Over the years, I have become increasingly concerned with the privacy issue of what Google actually does with all of the information it surely has collected on and about me (though I cannot think of anything I wouldn’t want my mother to see–a very high standard in my case). Of course, my level of concern skyrocketed with the Edward Snowden revelation of the National Security Agency’s (NSA) use of private, personal data for the purpose of “spying” (for lack of a better term) on American citizens, and the Julian Assange fiasco, called WikiLeaks.
Google–What does the information giant do with your on-line transactions?
Privacy is an important right to throw away in order to see pictures of funny cats.
According to the article linked below, there may be a faint light at the end of the Informationin Age tunnel. Of course, the article does not profess to, nor does it offer a panacea for addressing all of the many privacy issues associated with the collection and use of metadata.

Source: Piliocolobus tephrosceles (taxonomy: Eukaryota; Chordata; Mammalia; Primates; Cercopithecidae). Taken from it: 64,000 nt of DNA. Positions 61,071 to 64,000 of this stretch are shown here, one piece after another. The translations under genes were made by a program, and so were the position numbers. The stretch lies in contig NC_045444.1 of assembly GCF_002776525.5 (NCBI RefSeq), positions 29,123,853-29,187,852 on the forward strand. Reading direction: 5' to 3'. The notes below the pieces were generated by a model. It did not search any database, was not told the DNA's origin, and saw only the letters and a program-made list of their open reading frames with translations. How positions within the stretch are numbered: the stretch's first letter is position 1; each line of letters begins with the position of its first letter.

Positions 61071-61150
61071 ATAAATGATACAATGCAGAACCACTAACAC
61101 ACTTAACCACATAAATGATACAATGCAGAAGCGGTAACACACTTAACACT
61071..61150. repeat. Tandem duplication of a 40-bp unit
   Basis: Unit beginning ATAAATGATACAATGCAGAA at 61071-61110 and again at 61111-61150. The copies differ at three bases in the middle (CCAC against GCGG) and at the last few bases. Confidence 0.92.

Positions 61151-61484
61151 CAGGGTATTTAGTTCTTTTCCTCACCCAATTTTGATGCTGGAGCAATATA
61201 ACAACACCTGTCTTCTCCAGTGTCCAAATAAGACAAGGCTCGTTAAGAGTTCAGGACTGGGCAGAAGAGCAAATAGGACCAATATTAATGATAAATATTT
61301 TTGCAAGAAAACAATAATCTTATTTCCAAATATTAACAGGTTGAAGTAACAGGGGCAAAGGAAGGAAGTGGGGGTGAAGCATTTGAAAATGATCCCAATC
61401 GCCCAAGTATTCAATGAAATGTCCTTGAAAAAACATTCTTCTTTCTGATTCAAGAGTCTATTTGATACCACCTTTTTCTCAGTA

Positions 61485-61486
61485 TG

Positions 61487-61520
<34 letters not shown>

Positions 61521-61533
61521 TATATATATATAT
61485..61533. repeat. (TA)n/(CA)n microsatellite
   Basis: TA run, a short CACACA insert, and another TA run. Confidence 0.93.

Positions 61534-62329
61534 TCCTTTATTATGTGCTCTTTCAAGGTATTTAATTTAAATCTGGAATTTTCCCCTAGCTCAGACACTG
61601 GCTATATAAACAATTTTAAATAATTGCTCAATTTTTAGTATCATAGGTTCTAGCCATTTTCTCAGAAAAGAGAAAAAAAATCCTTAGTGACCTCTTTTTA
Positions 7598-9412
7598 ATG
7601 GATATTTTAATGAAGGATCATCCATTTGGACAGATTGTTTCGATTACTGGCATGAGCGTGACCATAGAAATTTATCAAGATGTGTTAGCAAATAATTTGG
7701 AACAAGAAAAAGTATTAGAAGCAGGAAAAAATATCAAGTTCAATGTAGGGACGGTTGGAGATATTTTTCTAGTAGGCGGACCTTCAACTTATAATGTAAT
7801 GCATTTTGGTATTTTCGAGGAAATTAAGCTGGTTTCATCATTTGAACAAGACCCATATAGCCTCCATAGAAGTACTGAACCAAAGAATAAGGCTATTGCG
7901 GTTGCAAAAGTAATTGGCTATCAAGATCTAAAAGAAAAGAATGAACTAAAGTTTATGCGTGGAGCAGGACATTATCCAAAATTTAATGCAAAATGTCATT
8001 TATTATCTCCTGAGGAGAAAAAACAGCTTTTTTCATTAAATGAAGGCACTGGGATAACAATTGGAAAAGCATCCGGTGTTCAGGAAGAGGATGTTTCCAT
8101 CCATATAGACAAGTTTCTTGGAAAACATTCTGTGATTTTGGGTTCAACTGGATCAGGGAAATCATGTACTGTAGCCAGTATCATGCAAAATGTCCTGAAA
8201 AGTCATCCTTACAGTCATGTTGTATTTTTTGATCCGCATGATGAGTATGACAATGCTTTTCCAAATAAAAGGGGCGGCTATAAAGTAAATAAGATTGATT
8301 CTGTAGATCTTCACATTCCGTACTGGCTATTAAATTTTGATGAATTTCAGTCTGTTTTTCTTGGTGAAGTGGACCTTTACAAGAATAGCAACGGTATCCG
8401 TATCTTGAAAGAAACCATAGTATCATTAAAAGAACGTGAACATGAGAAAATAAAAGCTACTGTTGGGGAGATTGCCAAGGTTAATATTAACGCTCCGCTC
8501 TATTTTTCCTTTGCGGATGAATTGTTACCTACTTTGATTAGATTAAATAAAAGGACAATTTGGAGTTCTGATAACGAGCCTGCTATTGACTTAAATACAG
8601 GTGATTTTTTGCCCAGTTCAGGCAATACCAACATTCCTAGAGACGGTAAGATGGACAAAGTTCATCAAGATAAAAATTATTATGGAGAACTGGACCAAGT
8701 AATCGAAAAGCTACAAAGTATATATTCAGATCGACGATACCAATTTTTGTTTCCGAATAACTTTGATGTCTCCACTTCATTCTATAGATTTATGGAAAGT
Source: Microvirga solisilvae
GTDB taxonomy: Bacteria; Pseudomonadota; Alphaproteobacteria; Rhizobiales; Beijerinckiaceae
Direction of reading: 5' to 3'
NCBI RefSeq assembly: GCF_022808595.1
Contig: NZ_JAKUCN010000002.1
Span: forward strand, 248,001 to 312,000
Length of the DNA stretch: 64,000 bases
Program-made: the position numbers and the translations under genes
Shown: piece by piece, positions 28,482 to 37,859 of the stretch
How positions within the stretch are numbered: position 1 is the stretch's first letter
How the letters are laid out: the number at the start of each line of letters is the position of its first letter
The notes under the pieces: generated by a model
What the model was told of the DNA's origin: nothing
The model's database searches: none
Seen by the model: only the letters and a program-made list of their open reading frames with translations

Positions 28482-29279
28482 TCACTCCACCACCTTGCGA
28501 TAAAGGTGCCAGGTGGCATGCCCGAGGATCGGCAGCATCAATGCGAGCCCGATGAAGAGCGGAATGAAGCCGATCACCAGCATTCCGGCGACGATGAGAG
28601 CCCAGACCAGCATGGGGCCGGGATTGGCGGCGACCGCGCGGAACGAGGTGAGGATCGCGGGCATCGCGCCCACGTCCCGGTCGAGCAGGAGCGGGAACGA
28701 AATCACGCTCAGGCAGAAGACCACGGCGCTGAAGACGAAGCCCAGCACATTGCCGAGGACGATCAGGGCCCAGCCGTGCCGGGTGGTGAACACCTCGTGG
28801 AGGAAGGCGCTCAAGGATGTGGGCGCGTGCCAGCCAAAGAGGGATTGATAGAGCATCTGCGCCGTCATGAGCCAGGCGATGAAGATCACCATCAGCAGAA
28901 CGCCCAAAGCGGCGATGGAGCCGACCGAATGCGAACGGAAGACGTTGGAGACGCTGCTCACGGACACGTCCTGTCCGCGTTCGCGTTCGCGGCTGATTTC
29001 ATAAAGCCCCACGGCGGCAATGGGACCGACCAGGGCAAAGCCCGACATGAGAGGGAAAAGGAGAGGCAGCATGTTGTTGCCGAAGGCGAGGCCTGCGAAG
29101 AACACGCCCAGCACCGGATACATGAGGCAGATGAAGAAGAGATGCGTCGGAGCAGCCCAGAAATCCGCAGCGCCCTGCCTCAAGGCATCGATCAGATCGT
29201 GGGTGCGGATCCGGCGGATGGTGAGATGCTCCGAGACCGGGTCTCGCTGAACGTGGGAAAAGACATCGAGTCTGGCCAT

Still, I was excited to read that there was at least some measure of relief from a huge sector of the information-gathering superpower, Google. The article lists a number of steps which will allow an Internet consumer who uses one of the many Google social media “tools” to remove his/her private information from the all-consuming Google machine.
Legalese–Most users of social media do not read the terms and conditions paragraph on a social media site, but simply click the “I accept” box, without seeing the privacy rights they are relinquishing.
If you have any personal accounts of how your data has been improperly appropriated and used against you (or used to your detriment) during your use of social media, or if you know of other means from removing your metadata from other information-hoarding entities, please post them in the comment section.